Did kidney ailment force Chhota Rajan to leave Australia?

imagesNEW DELHI: Sometime in July this year, underworld don Rajendra Sadashiv Nikhalje alias Chhota Rajan’s cover was blown, when Chota Shakeel and his gang members found out that the former was staying in the Newcastle city of New South Wales, Australia under a false identity.
Overnight, Rajan had to move out of his safe haven, assume another false identity and move to another city Down Under. This time, he assumed the false identity of P Mohan Kumar from Mandya area of Karnataka.
Moving around to a new place with a new identity every few months had become a way of life for the fugitive gangster. However, in July, something else happened, which had never happened before.

Rajan’s doctors raised the red flag and said his kidneys can no longer bear the constant changing of places and stress. According to sources in the underworld, the doctors clearly said Rajan will now have to settle down in one place and take proper medical treatment for his kidneys, else it will be fatal.
Another aspect which was worrying is that Rajan needs to undergo dialysis everyday. After doctors rang the alarm bells, Rajan reportedly decided that it was now time to take drastic steps to take care of his health, informed the source.
He added that Rajan had to tackle two crucial aspects, one was to ensure that he is not targeted by rival gang members and the other was to be at one place for a long time to take proper medical treatment for his kidneys.
According to sources in the Indian intelligence agencies, sometime in August, Rajan applied for a visa under the false identity of Mohan Kumar and that was when he came under the agency radar once again.
“He was kept under constant surveillance after this,” the source said. It is yet not clear which country’s visa did Rajan apply for. “Since he was under radar all his movements were monitored and even the Australian police was kept in the loop,” the source added.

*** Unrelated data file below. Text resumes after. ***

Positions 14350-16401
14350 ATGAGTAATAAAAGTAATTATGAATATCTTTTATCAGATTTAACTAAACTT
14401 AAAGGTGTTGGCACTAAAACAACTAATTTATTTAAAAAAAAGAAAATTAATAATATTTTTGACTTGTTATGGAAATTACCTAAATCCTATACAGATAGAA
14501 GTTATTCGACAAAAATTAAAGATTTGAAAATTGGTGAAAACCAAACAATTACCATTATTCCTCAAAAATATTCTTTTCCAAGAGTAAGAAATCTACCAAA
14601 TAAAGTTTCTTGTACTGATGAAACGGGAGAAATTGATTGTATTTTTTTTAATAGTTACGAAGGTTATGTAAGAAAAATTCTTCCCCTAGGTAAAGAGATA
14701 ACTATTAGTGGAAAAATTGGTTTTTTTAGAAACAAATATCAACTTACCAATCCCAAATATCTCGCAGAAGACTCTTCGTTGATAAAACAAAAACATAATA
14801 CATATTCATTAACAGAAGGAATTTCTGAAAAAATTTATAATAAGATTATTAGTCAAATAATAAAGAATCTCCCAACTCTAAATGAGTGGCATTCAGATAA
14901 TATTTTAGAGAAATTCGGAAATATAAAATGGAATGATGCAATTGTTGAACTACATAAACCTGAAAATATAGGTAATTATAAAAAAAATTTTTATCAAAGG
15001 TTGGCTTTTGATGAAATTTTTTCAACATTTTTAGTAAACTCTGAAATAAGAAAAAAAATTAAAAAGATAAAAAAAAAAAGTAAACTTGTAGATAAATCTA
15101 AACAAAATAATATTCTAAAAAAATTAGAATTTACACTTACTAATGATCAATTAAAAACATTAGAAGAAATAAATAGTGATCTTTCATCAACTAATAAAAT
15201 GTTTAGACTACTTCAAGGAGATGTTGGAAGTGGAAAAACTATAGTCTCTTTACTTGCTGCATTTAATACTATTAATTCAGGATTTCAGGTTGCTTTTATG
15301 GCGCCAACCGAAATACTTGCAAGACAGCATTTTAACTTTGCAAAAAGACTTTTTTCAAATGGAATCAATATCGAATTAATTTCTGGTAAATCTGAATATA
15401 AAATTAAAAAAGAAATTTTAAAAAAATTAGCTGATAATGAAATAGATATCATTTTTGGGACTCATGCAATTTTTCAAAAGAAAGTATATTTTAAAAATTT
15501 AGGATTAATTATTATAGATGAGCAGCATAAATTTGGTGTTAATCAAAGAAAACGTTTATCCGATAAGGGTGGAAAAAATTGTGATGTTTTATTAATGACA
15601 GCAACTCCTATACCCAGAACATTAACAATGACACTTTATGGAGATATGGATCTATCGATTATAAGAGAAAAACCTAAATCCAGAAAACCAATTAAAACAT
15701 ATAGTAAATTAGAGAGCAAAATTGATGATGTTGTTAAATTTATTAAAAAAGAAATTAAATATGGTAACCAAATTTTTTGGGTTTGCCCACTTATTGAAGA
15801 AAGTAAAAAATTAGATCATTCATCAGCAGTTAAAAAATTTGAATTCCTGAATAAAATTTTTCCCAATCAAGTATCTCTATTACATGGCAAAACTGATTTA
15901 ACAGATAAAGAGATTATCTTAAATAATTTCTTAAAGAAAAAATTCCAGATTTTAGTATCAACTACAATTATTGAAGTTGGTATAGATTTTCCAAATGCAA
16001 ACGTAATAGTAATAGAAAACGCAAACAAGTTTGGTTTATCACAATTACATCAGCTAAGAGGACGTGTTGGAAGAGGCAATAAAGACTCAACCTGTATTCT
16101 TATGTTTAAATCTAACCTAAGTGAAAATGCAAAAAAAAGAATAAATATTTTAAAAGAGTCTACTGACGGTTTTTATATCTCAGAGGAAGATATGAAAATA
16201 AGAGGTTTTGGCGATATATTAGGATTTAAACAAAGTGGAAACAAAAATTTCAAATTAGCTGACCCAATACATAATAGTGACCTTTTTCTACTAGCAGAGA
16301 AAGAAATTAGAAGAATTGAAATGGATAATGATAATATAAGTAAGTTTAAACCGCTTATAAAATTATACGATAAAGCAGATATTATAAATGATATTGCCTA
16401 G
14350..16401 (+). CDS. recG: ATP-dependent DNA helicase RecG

Interestingly, when the Indonesian police detained Rajan at the Bali airport on Sunday morning, they found that he was wearing a strange belt on his waist. On a closer examination they found that he was reportedly wearing a Peritoneal Dialysis (PD) belt (See Box).

Sources recalled that Rajan had survived a bid on his life by members of the Chhota Shakeel gang in Bangkok in September 2000. During this attack, he was severely injured and had sustained 6 bullet wounds, one of the bullets had even hit his kidney. “After the life-threatening attack, Rajan had undergone a kidney transplant; however, his kidneys never recovered completely,” the source said.
What is Peritoneal Dialysis?
Peritoneal Dialysis (PD) is a type of dialysis for treatment of severe chronic kidney disease patient to remove waste products from the blood. Unlike hemodialysis, the patient can give himself treatment at home, at work or while traveling. The process uses the patient’s peritoneum in the abdomen as a membrane across which fluids and dissolved substances (electrolytes, urea, glucose, albumin and other small molecules) are exchanged from the blood.
Fluid is introduced through a permanent tube in the abdomen and flushed out either every night while the patient sleeps (automatic peritoneal dialysis) or via regular exchanges throughout the day (continuous ambulatory peritoneal dialysis).
PD is used as an alternative to hemodialysis though it is far less commonly used. It has comparable risks but is significantly less costly in most parts of the world, with the primary advantage being the ability to undertake treatment without visiting a medical facility.

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